Thursday, 7 January 2016

Traditional green tomato chutney seasoned with coconut and sesame seeds

It's the time of the year when tomato plants bend with the weight of hard green fruit and you can legitimately pick a few because you're actually doing the plants a favour (doesn't sound too credible does it? I thought not!).

Families in Maharashtra lucky enough to get their hands on tart green tomatoes make an awesome traditional chutney unimaginatively called green tomato chi chutney (a chutney of free tomatoes).

I asked my mother (who easily gets the gold every year for making this chutney) for her recipe and she said, temper some oil with spices, add some chopped tomatoes and when they're cooked, add toasted coconut and sesame seeds.

"Er which spices? How much oil? How many tsp of coconut and sesame?" I asked, fingers poised on the keyboard.

She laughed and said "Just put in whatever you have at home and whatever seems right".

Not very enlightening, but not surprising either. My mother owns a weighing scale that actually died of disuse, proving beyond doubt that whether or not immaculate conception is possible, immaculate death is.

A little more prodding got me the names of the seasoning spices, but that's where the info stream dried up.

So I thought I'd work backwards from the taste of the chutney, and figure out proportions that would get me there.

And luckily, I got there in the first attempt! Tempted to go out to buy every lottery ticket I can get my hands on, before Lady Luck drives off to hobnob with other people.


300 g green tomatoes (chopped finely)
1.5 tsp oil
1/2 tsp mustard seeds
A pinch of ground asafoetida
1/2 green chilli (I used a mild variety called Picador)
15 g finely grated coconut (I used fresh coconut, but desiccated coconut works too. Shall test it and put down proportions)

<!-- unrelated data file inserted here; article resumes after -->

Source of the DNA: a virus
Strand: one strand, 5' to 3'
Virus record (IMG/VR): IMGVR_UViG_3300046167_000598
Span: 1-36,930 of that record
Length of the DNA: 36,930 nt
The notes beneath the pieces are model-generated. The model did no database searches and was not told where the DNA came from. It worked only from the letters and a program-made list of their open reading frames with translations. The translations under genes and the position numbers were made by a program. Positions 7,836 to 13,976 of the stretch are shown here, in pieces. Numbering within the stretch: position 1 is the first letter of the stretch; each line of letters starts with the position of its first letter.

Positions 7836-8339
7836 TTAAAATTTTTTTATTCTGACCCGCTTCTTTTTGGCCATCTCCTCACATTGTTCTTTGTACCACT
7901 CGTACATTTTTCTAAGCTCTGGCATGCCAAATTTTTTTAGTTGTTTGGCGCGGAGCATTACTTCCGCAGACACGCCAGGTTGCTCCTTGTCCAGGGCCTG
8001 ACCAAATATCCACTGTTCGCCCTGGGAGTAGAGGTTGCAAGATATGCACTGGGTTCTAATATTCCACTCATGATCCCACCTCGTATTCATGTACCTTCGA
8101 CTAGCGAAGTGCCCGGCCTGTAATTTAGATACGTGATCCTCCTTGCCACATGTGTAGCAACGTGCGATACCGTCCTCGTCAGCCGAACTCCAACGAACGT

6 g sesame seeds (I used a murky looking, locally grown variety since I was aiming for traditional)


Heat oil in a saucepan and add mustard seeds. Once they start popping, put in asafoetida, give it half a stir and add tomatoes and the chilli. (It's best to keep the tomatoes at hand as the asafoetida tends to burn quickly).

Stir and cook covered, until the tomatoes turn mushy.

Meanwhile, toast the coconut and sesame seeds, stirring constantly, until they turn fragrant and brown. Take them off the heat as soon as they get to this stage, as the next stage is coal.

Add this mixture to the cooked tomatoes.

Mash everything as fine as you want with a fork or blender (depending on whether you like a chunky chutney or a smooth one), season with salt, and you're there!


I removed the chilli before mashing the salsa to reduce the heat, but you could leave it in if you wanted to. 

You could intensify the sesame-coconut flavours by grinding the toasted mixture coarsely. I left mine whole because the coconut was crumbly by the time it was toasted. Alternatively, you could blend everything together to get a smooth chutney. 

Nudge nudge, the bread is a homemade sourdough ;)